London Assembly Members have attacked the Metropolitan Police for doing “Tony Blair’s bidding” after revelations that they sent 78 officers and spent £7,500 removing banners and placards belonging to the anti-war campaigner Brian Haw.
The figures were revealed by Sir Ian Blair earlier today (25th May 2006) at a meeting of the Metropolitan Police Authority (MPA).
Richard Barnes, London Assembly Conservative Policing Spokesman, suggested the police action was “excessive given the non-violent nature of the protest”.
In a statement issued today Mr Barnes says “The rights and wrongs of Brian Haw’s protest are debatable but the excessive police presence on the day is not.”
“How on earth could Sir Ian Blair think that a pacifist like Mr Haw could occupy the time of 78 police officers” adding that he sees this as “another example of the met leadership diverting resources away from ordinary Londoners to do Tony Blair’s bidding.”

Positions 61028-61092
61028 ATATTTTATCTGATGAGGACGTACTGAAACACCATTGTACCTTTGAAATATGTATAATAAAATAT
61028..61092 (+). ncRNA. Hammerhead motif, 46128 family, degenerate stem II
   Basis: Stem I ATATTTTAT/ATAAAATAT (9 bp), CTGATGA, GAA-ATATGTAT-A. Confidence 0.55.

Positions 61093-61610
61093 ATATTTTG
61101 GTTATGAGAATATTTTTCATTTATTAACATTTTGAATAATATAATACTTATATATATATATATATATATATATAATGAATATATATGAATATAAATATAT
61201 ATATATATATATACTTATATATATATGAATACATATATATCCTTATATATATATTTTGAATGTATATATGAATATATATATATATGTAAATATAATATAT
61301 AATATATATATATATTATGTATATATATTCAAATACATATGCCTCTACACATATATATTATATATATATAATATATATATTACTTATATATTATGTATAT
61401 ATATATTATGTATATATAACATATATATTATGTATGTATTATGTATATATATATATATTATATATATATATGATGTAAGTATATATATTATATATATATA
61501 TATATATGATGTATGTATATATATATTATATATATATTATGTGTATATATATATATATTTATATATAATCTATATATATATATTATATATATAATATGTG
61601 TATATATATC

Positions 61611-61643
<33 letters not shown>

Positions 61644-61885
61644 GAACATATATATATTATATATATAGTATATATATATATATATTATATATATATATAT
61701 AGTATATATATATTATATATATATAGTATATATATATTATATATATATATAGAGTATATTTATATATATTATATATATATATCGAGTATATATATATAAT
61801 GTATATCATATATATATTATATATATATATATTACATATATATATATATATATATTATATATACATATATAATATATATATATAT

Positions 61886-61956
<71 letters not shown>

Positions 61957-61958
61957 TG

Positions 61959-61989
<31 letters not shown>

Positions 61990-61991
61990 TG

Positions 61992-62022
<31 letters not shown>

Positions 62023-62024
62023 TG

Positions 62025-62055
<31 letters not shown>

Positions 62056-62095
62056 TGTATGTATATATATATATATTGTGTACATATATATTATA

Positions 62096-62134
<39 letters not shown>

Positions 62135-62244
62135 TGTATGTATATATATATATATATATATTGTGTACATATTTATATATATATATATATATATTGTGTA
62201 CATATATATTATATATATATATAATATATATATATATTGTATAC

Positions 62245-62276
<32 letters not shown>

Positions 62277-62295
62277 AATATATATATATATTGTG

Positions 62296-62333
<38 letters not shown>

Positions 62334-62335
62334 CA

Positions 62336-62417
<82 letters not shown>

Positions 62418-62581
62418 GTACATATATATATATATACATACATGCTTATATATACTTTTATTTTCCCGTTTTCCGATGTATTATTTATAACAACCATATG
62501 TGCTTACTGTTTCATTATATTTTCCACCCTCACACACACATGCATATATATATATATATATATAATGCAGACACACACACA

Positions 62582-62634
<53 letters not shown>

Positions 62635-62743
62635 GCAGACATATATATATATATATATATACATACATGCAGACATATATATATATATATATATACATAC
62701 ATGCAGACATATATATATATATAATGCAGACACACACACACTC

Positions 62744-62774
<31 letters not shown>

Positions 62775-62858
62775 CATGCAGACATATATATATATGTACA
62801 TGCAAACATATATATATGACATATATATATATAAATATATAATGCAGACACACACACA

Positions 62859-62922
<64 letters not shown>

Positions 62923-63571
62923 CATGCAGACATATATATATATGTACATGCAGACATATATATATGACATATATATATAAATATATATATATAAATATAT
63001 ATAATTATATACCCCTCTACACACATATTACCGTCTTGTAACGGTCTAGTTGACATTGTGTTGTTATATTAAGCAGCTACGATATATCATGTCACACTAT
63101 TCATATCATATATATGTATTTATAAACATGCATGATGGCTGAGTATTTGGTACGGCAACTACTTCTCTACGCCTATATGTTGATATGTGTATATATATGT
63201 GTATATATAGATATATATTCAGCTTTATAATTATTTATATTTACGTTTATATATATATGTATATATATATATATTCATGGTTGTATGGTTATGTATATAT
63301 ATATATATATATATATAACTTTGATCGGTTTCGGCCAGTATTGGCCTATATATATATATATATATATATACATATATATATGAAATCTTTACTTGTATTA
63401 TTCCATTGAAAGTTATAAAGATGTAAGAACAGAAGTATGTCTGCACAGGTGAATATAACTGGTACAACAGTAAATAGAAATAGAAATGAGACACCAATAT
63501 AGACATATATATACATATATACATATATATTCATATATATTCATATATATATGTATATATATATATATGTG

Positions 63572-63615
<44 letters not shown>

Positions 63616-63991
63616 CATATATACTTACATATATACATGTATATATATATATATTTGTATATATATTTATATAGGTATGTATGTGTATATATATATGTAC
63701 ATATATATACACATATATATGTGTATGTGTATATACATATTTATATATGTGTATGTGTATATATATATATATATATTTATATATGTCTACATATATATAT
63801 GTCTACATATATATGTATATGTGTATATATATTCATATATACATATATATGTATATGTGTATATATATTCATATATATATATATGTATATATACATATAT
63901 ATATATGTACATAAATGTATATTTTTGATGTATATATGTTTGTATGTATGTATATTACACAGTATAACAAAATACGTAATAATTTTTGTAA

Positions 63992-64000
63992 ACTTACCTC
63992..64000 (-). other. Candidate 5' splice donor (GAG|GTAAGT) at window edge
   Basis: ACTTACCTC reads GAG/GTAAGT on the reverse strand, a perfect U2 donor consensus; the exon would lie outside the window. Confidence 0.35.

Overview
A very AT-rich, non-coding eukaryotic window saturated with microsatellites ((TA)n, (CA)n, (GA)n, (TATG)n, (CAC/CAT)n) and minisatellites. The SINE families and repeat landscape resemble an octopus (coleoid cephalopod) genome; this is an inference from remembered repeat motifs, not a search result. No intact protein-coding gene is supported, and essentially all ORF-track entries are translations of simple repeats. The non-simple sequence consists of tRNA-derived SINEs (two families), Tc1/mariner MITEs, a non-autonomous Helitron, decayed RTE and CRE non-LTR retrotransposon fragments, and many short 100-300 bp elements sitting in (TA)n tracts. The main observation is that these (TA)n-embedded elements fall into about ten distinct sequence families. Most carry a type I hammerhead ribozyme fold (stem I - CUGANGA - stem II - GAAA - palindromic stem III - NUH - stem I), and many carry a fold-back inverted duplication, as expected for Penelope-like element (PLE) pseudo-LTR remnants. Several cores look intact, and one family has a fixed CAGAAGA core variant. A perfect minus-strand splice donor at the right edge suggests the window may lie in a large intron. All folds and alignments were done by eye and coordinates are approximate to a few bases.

The attack has been echoed by other parties on the Assembly. Jenny Jones, Green Party AM called the operation “a disaster in terms of money spent and value for money.”
Damien Hockney, from the One London Group, warned that the police actions “has been interpreted around the world that Britain is suppressing dissent by people who are opposed to the Iraq war.”
Speaking for the Liberal Democrats Lord Tope said the police had acted “hugely out of proportion”.